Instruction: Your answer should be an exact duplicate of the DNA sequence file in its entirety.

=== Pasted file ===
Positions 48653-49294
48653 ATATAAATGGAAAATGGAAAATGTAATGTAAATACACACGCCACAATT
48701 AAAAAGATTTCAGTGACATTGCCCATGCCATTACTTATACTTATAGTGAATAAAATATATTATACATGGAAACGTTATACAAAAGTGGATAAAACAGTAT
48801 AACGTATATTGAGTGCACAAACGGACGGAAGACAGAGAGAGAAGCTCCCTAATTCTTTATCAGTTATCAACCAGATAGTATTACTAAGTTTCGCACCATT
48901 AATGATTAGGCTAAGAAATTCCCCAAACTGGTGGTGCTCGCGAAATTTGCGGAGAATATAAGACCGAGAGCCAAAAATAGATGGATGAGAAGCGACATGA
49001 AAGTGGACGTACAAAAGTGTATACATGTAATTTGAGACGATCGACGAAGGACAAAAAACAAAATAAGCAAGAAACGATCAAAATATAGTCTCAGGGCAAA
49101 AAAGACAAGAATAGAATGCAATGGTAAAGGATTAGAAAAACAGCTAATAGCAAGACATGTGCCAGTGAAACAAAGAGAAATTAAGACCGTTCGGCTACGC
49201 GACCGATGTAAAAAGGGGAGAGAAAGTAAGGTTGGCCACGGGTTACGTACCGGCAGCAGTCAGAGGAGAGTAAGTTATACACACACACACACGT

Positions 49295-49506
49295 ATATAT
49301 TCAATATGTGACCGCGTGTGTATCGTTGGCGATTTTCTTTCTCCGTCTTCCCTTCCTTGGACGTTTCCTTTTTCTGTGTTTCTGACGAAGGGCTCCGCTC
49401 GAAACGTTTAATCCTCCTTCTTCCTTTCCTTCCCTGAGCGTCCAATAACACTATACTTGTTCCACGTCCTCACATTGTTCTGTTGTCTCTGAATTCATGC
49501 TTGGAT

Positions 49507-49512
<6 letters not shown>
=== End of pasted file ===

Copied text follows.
Positions 48653-49294
48653 ATATAAATGGAAAATGGAAAATGTAATGTAAATACACACGCCACAATT
48701 AAAAAGATTTCAGTGACATTGCCCATGCCATTACTTATACTTATAGTGAATAAAATATATTATACATGGAAACGTTATACAAAAGTGGATAAAACAGTAT
48801 AACGTATATTGAGTGCACAAACGGACGGAAGACAGAGAGAGAAGCTCCCTAATTCTTTATCAGTTATCAACCAGATAGTATTACTAAGTTTCGCACCATT
48901 AATGATTAGGCTAAGAAATTCCCCAAACTGGTGGTGCTCGCGAAATTTGCGGAGAATATAAGACCGAGAGCCAAAAATAGATGGATGAGAAGCGACATGA
49001 AAGTGGACGTACAAAAGTGTATACATGTAATTTGAGACGATCGACGAAGGACAAAAAACAAAATAAGCAAGAAACGATCAAAATATAGTCTCAGGGCAAA
49101 AAAGACAAGAATAGAATGCAATGGTAAAGGATTAGAAAAACAGCTAATAGCAAGACATGTGCCAGTGAAACAAAGAGAAATTAAGACCGTTCGGCTACGC
49201 GACCGATGTAAAAAGGGGAGAGAAAGTAAGGTTGGCCACGGGTTACGTACCGGCAGCAGTCAGAGGAGAGTAAGTTATACACACACACACACGT

Positions 49295-49506
49295 ATATAT
49301 TCAATATGTGACCGCGTGTGTATCGTTGGCGATTTTCTTTCTCCGTCTTCCCTTCCTTGGACGTTTCCTTTTTCTGTGTTTCTGACGAAGGGCTCCGCTC
49401 GAAACGTTTAATCCTCCTTCTTCCTTTCCTTCCCTGAGCGTCCAATAACACTATACTTGTTCCACGTCCTCACATTGTTCTGTTGTCTCTGAATTCATGC
49501 TTGGAT

Positions 49507-49512
<6 letters not shown>